Farnell element14 is shipping 65,000 micro:bit to Danish Schools to help create a generation of digital pioneers

Farnell element14, the development distributor, is shipping 65,000 micro:bit to schools in Denmark as part of an order from Boarding on behalf of the Danish Broadcasting Corporation. The three-year ‘ultra:bit’ programme, will use the micro:bit in the classroom to help transform Danish Year 4 students from passive technology consumers to digital pioneers.

“Programmes like this are essential if we are to break the cycle of ‘ready-made’ technology and prepare a generation of students for a working economy that will value skills such as computational thinking, problem solving and creativity more than ever before," said Jonathan Smith, Head of Education at Premier Farnell and Farnell element14. "Working with devices such as the micro:bit, an activity we describe as physical computing allows students to venture into the real world with complex problem solving based around technology, and takes them from being mere consumers of technology to become creative thinkers capable of developing brand new dynamic solutions.”

Supplied with support from the Danish Industry Foundation, Industriens Fond, in collaboration with the country’s Centre for Learning Materials, CFU Denmark, the micro:bits will be used to develop the students’ understanding of technology and stimulate their digital creativity. With an overarching theme of ‘Children, Creativity and Technology’, the programme includes a broad variety of TV productions targeting children, as well as teacher training, classroom resources, a series of roadshows and even a children’s drama based around the micro:bit.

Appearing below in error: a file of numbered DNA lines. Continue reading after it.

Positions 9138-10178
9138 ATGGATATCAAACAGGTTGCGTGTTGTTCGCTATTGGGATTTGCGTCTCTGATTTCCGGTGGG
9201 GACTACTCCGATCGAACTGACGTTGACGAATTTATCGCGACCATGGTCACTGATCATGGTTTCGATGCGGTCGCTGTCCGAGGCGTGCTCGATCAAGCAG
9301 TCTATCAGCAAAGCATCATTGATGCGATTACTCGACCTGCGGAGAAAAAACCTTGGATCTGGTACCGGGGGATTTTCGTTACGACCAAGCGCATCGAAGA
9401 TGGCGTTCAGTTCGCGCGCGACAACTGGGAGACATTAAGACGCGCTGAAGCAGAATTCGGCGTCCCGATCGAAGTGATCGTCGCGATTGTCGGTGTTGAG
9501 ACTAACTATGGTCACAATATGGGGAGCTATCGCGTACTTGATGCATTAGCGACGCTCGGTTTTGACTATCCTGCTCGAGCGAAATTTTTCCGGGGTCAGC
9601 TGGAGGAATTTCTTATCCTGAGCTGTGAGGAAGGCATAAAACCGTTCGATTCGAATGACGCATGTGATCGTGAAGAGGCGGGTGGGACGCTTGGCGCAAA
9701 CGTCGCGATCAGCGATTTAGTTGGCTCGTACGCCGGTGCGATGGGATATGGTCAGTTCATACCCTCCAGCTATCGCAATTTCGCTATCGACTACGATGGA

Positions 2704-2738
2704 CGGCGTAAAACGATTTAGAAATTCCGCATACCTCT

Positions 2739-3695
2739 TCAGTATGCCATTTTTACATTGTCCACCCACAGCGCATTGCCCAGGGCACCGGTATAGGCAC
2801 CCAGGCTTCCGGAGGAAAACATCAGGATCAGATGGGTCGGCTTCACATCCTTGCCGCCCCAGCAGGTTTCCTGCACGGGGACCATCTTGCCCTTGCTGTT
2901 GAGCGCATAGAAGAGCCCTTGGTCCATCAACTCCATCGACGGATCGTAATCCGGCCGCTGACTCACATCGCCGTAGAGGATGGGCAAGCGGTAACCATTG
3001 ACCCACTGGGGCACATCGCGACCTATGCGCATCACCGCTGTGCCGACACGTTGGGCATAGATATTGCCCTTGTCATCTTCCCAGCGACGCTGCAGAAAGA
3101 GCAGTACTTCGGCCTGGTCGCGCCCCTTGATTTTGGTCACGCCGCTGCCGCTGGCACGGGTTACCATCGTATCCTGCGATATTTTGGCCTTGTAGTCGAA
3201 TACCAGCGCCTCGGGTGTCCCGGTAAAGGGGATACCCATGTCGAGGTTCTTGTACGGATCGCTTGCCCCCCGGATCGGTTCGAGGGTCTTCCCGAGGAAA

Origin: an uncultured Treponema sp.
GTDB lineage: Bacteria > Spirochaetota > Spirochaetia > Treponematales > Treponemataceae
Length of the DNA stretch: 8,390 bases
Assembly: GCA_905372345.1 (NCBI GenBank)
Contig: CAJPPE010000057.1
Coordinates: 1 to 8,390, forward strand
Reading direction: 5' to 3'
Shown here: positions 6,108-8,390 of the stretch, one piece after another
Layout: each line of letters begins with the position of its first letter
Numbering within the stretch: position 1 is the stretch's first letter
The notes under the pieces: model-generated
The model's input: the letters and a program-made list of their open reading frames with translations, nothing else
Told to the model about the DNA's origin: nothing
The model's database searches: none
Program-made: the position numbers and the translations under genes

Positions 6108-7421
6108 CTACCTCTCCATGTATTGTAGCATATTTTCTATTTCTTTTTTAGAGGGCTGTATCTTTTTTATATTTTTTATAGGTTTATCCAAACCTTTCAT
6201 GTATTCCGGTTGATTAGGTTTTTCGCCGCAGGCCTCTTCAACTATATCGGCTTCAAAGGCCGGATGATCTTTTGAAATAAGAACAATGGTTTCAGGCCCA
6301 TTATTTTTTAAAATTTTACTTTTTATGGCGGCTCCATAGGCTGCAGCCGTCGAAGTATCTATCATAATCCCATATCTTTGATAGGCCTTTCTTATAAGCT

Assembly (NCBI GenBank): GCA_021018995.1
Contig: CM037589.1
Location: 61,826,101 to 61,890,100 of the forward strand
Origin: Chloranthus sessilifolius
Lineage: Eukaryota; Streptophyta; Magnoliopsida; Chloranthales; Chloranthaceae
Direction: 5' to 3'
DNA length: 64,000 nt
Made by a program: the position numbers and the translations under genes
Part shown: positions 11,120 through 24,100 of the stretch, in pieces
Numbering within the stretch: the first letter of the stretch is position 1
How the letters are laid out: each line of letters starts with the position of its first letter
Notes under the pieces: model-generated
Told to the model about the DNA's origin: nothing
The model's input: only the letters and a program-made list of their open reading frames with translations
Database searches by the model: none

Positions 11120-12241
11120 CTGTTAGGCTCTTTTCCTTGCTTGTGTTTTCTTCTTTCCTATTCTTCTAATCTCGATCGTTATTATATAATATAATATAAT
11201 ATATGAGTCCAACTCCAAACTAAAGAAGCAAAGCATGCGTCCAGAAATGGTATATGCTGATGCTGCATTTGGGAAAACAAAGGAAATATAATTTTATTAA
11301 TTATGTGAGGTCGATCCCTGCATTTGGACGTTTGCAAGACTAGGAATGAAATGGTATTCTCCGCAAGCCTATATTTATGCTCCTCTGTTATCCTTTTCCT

"To date we have helped deploy around 2 million devices in education, in over 55 countries worldwide including larger programmes in the United Kingdom, Iceland, Croatia, Canada and Singapore," said Rob Rospedzihowski, Vice President of Sales at Farnell element14, EMEA. "We believe equipping students and teachers with the right tools will create new opportunities for a whole generation as they enter the workforce and programmes such as Ultra-bit in Denmark are leading the world in preparing students as the digital economy gather pace.”

The project is also supported by other organisations, including the British Broadcasting Corporation (BBC), the Micro:bit Foundation, IT and Learning Board, Engineer the Future, Coding Pirates, DigiPippi, BUPL and Danish School Students.